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It’s really hard to ignore social media even if you hardly use it because it has become an inevitable part of our lives with friends and family being on it as well.
Facebook may be waning in popularity with the advent of TikTok, Instagram, and Twitter being more popular as sounding boards, but the effects of it are no less damaging.
The mind-numbing action of liking and following posts is literally like feeding candy to your brain. And did you know that Facebook can even increase your appetite?
Looking at photos can activate your brain’s reward centre goading you into overeating. Even more damaging are pictures of food which may trigger you to start snacking and binge-eating.
According to a 2019 study published in the Heliyon journal, the use of social media and your perception of physical health can get complicated. Researchers found that Facebook use and social comparison resulted in an increased awareness of physical symptoms.
“More people are spending more time on Facebook and social comparisons are an inevitable part of the experience,” said lead study author and health psychologist, Bridget Dibb.
“It is important to be more aware of how this activity affects us, and how it may change how we feel about ourselves, given the strong link between well-being, quality of life and physical health.”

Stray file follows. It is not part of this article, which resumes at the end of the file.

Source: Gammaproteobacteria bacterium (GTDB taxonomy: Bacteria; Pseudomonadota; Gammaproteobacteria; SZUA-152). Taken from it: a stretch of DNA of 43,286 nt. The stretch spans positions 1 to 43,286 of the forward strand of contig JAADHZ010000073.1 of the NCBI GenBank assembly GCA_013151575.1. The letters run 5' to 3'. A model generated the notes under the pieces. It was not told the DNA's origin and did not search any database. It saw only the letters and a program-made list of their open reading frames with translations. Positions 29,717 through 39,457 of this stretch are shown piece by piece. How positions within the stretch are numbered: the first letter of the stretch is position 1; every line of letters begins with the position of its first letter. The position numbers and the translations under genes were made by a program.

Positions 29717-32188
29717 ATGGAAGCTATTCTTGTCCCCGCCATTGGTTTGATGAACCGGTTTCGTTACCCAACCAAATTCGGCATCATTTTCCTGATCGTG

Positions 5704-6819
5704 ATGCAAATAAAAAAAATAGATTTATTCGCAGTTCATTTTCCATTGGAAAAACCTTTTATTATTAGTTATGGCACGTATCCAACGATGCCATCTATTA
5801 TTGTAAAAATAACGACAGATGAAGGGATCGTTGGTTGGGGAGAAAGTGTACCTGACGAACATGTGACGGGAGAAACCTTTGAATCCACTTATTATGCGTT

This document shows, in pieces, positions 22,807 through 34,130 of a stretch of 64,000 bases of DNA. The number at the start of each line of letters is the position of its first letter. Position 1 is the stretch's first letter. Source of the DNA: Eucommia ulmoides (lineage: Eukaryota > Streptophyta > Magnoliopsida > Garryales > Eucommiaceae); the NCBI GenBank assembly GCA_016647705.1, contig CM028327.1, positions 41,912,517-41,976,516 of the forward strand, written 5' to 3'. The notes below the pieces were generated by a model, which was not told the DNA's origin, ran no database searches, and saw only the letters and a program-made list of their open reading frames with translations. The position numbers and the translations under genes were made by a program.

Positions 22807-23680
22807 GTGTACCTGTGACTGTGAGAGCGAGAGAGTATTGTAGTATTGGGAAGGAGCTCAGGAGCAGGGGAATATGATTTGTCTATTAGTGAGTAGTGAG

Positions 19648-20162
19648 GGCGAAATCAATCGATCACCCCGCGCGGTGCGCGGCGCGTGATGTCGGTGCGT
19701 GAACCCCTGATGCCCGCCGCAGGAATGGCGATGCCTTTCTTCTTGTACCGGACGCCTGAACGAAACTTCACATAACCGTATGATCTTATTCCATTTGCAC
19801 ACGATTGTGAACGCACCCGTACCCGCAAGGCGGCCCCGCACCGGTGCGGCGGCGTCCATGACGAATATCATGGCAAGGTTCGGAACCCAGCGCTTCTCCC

“Our most important finding was that participants who feel Facebook is an important part of their lives also report more symptoms linking social comparison activity with the perception of worse physical health,” said Dibb.
The study defined social comparison as the need to compare yourself with other people in order to “evaluate and self-enhance”. Insecure people or those with low self-esteem maybe more susceptible to this.
For example, people who feel anxious as a result of social media comparison may be more at risk for respiratory infections. According to Medical News Today, stress and anxiety can negatively impact the immune system.
Another huge problem with Facebook for many people is that it activates envy.
According to researcher Hanna Krasnova from the Institute of Information Systems at Berlin Humboldt University, one in three people felt worse about their life after checking Facebook.
“We were surprised by how many people have a negative experience from Facebook with envy leaving them feeling lonely, frustrated or angry,” said Krasnova.
The biggest source of envy was usually vacation or holiday photos, and also how many likes and comments other people received for their birthday greetings.
So how do you combat all of this? Perhaps you can find a way to use Facebook productively by finding support groups or resources that help you manage what you are going through. That would be a sensible and useful way to utilize social media.
Constant scrolling and counting the number of likes for validation is not going to help you in any way, especially from people who you don’t like or are toxic to you or bring out negative emotions in you.
Sometimes the old age advice of just switching off all devices and going out for a walk to get some fresh air will help the best.
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